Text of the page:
Make Your Own Chicken Burrito

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Running on the treadmill, it’s useful to dangle an image carrot in your brain: something you can run towards, something to look forward to, a reward for all your hard work. And last week, for me, that was definitely a chicken burrito. I was craving one, hardcore.

The problem is that where we live in Park Slope? The chicken burritos leave much to be desired. Craig is very much NOT a fan of Los Pollitos; I think it’s passable, but certainly not a reward for burning millions of calories on the treadmill. No, if I wanted a good chicken burrito, I’d have to make one myself.

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Chicken Stock, 1 2 3

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It’s cheap and easy to have homemade chicken stock on hand: all you really need is time. And thyme. But mostly time.

Sure, it can be expensive–I still can’t get over The Barefoot Contessa’s recipe which calls for not one, not two, but THREE whole chickens that you boil for three hours and discard. That seems extraordinarily wasteful, don’t you think?

I’ve played around with lots of stock recipes, but my latest foray into stock making was a pretty happy one. The recipe comes from Molly Stevens and it’s simple and straightforward and cheap, cheap, cheap.

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Mustard Chicken with Bacon and Cream

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This is not a recipe for the faint of heart. It’s a recipe you can only get away with in cold weather–VERY cold weather–and even then you may hear that spiky haired fitness guru from the 90s, Susan Powter, in your head screaming: “Stop the insanity!”

Susan Powter has a point: you’re about to bake chicken with cream (almost 2 cups) and bacon (1/2 a pound). The recipe, like the recipe below this, also comes from David Tanis’s “A Platter of Figs” only I substituted chicken for the originally intended protein: rabbit.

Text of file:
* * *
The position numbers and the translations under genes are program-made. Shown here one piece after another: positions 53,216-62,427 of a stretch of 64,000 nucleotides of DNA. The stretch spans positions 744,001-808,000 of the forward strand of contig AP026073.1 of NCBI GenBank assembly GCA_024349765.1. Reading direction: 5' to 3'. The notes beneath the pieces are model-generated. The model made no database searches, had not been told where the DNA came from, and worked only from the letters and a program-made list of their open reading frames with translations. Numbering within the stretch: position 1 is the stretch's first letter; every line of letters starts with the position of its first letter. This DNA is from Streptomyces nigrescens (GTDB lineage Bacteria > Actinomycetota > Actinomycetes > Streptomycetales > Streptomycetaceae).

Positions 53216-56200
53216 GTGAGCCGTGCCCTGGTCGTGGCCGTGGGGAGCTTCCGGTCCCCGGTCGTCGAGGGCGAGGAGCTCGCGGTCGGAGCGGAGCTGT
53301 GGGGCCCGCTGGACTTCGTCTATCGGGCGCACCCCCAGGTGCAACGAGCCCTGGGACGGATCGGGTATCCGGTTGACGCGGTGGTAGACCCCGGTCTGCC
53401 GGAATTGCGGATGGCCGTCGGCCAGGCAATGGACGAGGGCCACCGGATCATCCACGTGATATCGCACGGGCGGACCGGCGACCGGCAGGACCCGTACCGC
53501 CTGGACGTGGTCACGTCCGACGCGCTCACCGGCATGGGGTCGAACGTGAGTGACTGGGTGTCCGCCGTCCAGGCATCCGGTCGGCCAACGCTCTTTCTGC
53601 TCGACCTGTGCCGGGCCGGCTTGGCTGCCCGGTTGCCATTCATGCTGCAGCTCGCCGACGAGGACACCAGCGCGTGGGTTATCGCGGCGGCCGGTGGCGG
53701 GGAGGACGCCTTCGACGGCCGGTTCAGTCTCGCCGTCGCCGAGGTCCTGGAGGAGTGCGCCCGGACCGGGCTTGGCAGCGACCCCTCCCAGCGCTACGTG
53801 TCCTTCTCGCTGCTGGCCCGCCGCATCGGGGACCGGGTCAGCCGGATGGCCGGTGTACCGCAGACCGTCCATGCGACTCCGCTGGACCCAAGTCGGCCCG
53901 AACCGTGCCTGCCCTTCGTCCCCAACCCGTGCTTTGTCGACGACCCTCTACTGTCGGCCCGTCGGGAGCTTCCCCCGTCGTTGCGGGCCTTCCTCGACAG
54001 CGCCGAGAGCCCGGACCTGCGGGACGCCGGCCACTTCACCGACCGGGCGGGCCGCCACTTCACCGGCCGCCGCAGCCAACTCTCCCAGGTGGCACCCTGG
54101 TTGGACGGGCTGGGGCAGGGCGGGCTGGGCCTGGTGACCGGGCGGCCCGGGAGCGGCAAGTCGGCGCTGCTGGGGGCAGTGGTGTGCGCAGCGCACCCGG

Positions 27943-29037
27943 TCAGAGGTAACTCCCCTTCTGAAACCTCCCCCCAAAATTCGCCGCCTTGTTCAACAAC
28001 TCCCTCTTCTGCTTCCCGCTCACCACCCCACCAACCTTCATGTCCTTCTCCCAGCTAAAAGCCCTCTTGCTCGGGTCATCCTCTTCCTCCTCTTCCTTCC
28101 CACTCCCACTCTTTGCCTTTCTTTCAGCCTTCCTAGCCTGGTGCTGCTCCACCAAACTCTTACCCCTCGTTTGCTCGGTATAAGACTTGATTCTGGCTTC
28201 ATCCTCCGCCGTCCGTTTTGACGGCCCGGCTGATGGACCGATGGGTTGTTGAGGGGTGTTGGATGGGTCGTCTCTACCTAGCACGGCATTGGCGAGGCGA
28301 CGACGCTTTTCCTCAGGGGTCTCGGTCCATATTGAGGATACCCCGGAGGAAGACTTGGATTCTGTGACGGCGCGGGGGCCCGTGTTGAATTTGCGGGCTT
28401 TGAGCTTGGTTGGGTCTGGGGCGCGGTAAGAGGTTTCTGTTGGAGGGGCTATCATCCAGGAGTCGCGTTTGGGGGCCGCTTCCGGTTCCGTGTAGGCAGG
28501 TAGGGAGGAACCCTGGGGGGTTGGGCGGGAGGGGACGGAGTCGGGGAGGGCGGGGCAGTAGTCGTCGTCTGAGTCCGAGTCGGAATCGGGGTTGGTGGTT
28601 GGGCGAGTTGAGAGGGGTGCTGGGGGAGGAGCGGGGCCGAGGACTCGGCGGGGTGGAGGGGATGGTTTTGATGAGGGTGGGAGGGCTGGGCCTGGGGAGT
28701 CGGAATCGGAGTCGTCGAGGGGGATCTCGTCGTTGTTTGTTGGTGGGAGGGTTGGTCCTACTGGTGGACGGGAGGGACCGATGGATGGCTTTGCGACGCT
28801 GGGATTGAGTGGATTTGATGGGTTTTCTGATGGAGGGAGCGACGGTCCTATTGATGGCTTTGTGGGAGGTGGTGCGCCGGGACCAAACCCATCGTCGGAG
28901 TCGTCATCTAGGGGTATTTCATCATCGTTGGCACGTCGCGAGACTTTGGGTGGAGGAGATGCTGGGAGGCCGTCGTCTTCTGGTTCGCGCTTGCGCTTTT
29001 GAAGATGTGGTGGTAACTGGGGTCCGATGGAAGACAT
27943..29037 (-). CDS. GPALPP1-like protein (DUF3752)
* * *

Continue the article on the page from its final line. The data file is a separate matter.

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Alex’s Birthday Dinner

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You may recall that the worst meal I’ve ever cooked for people in my life was the meal I cooked for my friends Alex and Raife in March of 2007 (see here). Rereading that post, I don’t think it was as awful as I remember it being; but the pressure was high because Alex, one of my closest friends from college, had never experienced my cooking (she’d only seen me defrost California Pizza Kitchen pizzas when we lived together) and I wanted to impress her. Well, I’m pretty sure I didn’t.

Luckily, Alex has a birthday. And now she lives in New York and so does our friend Raife who was also there at that disastrous dinner. So to celebrate Alex’s birthday, which was in October, I invited them both over for a gigantic do-over. How did I fare?

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Fear of Broilers

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My favorite childhood movie was “The Phantom Tollbooth,” which most people know as a book, but I only know (and insist on knowing) as a movie. Milo, the young protagonist, must travel through Dictionopolis and Digitopolis to make his way to the Castle in the Air to rescue Rhyme and Reason. Only, whenever he says the words “the castle in the air” thunder claps and the sky explodes with lightning.

Which is precisely what happens in my head whenever a recipe says: “use a broiler.”

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Fried Chicken & Collard Greens

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The plan was for my usual roast chicken (which, by the way, you should only salt until it has a light coating: those who said it was too salty took my recipe too literally!) but then, as I was standing there in the grocery store, I spotted collard greens.

“My, my,” I said to myself in a Southern accent. “It’s been a long time since we here attempted fried chicken.” (You may remember that was a disaster). “And I done never cooked collard greens before. Why, I see a mighty fine supper in my future.”

How To Roast A Chicken

Of all the dishes in my repertoire, this is the one that gets the biggest wows, the one that Craig requests the most often, the one that never fails to impress: it’s the roast chicken from the Chez Panisse cookbook with a few touches of my own (namely: potatoes and garlic). This video will show you how easy it is and then, after the jump, I’ll post a recipe and a few more tips.

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Truffle Butter Chicken

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I had a dream. No, not that kind of dream. This was a dream about chicken and truffle butter. For the past year, every time I bought a chicken from Key Foods I’d see D’Artagnan truffle butter sitting higher up on the shelf. The price didn’t intimidate me–it was only $7–but its use did: what could I do with it? How does one use truffle butter? And then the other day it came to me: I could rub it all over a chicken (a D’Artagnan chicken, as a matter of fact), put some under the skin, and roast it. And that’s exactly what I did.

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